The manuscript titled “AlphaGo, deep learning, and the future of the human microscopist” in this month's issue of the Archives of Pathology & Laboratory Medicine1 describes the triumph of Google's (Mountain View, California) artificial intelligence (AI) program, AlphaGo, which beat the 18-time world champion of Go, an ancient Chinese board game far more complex than chess.
The authors have hypothesized that the development of intuition and creativity combined with the raw computing of AI heralds an age where well-designed and well-executed AI algorithms can solve complex medical problems, including the interpretation of diagnostic images, thereby replacing the microscopist. Of note, in a prior work, the microscope was predicted to have a 75% chance of remaining in use for another 144 years.2
To support their hypothesis, the authors presented recent studies that compared the performance of nontraditional interpreters to those of experienced pathologists, in making accurate diagnoses (note: 1 author disclosed a significant financial interest in an AI company). One study examined the potential of using pigeons (yes, pigeons) for medical image studies,3 wherein the pigeons engaged in a matching game of completely benign and unambiguously malignant breast histology images. Pigeons correctly classified images as benign or malignant 85% of the time. A separate image algorithm study was erroneously reported to differentiate between small cell and non–small cell lung carcinoma with the accuracy of expert pulmonary pathologists, but instead, multiple computational algorithms were used to subtype known non–small cell lung carcinomas and gliomas in separate experiments.4 The accuracy rate of each algorithm approached 70% to 85%. We believe that this level of diagnostic accuracy in settings that lack complexity is an extremely poor replica of a human pathologist's diagnostic capabilities.
So, will the data-digesting and 24 × 7 learning AI be capable of looking at an image and able to render a pathologic diagnosis? Before attempting to answer this, we caution against the difficulties of predicting the future. Much of our existence still rests on innovations that have remained unchanged because of their inherent simplicity, applicability, and trueness to purpose (eg, the wheel), proving the point that something new (and different) is not always something better. On the other hand, several established and incumbent technologies were quickly (albeit incompletely) eclipsed, often within a decade, by a challenger that was faster, more convenient, cheaper, or better for the need (eg, postal mail being replaced by electronic mail). In the latter context, we note that information technology and AI are clearly better at repetitive detailed tasks that require accuracy and speed than are humans, who often find such tasks mind-numbing, and consequently are error-prone.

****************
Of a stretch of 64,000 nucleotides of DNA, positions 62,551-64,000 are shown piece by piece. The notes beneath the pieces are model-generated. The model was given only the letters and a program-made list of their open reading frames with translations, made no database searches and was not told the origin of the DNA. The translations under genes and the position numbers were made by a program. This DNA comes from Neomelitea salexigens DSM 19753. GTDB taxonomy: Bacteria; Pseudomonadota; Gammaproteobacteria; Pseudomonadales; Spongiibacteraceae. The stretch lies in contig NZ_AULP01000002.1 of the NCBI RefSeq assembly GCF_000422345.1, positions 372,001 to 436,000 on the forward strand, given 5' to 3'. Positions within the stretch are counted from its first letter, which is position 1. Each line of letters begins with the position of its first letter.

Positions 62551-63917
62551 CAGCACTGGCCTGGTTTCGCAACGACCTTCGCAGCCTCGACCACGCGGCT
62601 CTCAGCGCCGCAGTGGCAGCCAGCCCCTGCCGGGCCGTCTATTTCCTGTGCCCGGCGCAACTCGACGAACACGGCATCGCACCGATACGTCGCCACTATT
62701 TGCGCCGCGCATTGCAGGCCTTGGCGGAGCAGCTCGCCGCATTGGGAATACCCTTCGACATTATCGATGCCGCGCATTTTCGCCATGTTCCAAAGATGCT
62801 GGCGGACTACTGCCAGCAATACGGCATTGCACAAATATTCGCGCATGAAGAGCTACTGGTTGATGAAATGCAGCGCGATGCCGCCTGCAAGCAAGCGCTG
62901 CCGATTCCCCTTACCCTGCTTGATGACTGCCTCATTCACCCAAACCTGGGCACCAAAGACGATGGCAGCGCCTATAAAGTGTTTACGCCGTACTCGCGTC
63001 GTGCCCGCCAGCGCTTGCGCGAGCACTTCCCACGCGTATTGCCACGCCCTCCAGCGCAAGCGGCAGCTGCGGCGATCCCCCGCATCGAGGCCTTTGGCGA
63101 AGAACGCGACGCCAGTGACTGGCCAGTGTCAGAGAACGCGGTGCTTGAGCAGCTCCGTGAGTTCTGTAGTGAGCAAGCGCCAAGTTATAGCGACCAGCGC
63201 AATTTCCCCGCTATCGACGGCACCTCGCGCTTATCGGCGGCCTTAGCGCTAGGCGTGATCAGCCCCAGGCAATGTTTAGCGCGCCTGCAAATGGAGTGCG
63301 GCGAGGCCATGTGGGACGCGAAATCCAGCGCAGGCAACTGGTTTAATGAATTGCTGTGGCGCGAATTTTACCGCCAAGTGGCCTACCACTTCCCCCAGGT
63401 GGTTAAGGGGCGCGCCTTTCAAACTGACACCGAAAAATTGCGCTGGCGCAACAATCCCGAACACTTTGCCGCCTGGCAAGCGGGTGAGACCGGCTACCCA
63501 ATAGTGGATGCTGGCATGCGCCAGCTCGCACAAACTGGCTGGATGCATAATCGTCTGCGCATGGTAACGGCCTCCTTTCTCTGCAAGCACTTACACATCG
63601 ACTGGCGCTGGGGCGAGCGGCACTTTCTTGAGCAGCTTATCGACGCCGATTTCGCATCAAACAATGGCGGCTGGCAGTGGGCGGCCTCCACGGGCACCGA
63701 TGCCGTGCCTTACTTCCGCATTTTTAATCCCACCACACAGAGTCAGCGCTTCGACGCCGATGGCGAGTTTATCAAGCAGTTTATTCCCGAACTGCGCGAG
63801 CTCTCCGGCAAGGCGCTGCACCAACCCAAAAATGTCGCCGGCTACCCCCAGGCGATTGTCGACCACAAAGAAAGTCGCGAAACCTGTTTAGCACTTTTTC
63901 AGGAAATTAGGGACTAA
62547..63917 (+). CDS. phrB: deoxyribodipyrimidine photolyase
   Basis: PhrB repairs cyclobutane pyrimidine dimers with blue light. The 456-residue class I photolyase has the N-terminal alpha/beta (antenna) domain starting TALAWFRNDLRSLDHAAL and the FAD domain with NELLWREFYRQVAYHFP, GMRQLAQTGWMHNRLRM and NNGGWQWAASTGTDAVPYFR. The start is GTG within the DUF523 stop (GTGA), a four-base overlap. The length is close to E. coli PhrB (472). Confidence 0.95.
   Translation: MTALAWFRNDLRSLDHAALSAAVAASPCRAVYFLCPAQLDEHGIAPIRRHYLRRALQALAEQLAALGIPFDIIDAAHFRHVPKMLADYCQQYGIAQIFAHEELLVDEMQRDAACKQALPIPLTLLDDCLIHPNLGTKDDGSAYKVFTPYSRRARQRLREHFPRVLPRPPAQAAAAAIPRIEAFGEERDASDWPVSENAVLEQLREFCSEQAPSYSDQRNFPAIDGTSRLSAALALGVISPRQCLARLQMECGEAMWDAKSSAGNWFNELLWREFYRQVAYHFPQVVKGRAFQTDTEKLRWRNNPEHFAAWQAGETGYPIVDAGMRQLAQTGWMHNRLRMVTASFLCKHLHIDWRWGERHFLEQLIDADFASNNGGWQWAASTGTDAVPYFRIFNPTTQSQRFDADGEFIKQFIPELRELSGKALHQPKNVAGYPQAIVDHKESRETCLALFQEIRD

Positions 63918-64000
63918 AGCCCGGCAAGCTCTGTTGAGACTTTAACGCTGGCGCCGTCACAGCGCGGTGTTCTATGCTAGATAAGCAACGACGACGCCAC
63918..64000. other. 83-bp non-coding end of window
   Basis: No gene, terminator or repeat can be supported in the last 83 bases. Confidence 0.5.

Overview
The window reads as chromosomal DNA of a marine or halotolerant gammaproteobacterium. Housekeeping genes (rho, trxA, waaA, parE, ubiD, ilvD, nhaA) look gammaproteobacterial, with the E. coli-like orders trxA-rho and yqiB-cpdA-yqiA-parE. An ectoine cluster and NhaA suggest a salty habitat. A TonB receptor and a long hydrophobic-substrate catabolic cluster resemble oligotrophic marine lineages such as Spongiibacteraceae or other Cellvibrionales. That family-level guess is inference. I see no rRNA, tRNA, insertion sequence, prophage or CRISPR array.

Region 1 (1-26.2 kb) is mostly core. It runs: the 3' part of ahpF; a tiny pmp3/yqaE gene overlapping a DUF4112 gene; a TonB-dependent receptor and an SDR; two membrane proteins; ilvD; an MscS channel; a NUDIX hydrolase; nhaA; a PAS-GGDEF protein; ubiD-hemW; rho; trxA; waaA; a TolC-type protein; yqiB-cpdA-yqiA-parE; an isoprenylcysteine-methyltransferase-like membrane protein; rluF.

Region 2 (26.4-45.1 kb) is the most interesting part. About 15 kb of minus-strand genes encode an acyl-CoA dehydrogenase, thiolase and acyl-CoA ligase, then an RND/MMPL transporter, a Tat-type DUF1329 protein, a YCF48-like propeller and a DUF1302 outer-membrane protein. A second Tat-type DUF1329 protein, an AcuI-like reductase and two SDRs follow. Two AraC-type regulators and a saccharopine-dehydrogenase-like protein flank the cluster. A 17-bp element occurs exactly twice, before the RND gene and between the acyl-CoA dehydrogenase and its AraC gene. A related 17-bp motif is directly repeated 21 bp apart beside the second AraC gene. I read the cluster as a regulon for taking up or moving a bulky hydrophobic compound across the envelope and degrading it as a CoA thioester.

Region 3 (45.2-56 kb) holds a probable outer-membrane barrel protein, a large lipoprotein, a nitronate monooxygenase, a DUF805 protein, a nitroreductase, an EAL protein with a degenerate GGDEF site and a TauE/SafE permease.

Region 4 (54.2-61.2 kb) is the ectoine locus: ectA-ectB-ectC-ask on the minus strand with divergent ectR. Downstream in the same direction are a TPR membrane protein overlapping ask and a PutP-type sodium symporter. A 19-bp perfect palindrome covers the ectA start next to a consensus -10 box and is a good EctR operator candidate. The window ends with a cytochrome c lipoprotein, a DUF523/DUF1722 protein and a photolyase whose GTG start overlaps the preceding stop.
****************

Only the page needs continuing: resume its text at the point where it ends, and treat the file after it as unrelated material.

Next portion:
Interestingly, IBM's Watson (Armonk, New York) and Google's AlphaGo attempt to recreate (and outpace) human thought process steps: observation, initial interpretation, hypothesis generation, evaluation, and decision-making. In fact, IBM's Watson is most famous for its defeat of the 2 highest-winning “Jeopardy!” champions of all time, and Watson's purpose was always health care.5 One example of this is Watson Genomics, an assistive AI to improve next-generation sequencing (NGS) interpretations.6
Perhaps, rather than question diagnostic equivalence, the better question is will AI eventually be capable of replicating (and thus replacing) the professional role of the pathologist? To this question, we believe that the answer is still a “no”—because this question is an erroneous comparison between 2 very dissimilar activities—high-level cognition (a human forte) versus high-level computation (an AI forte, at least for now). We believe that a pathologic diagnosis is often a well–thought-out cognitive opinion, benefiting from our training and experience, and subject to our heuristics and biases. We submit that as pathologists, our professional value comes from our ability to give the most appropriate (even if not the perfect) opinion that amalgamates the available clinical contexts and the clinical questions—2 imperfect, variable, and nonuniform inputs. Further, as humans, we can overcome the nuances of human communication to constantly recalibrate our diagnosis based on small but significant nuggets of clinical and patient-specific information assimilated from different data rooted in the human language, such as physician's notes, pathology reports, email, and verbal discourse with our clinical peers.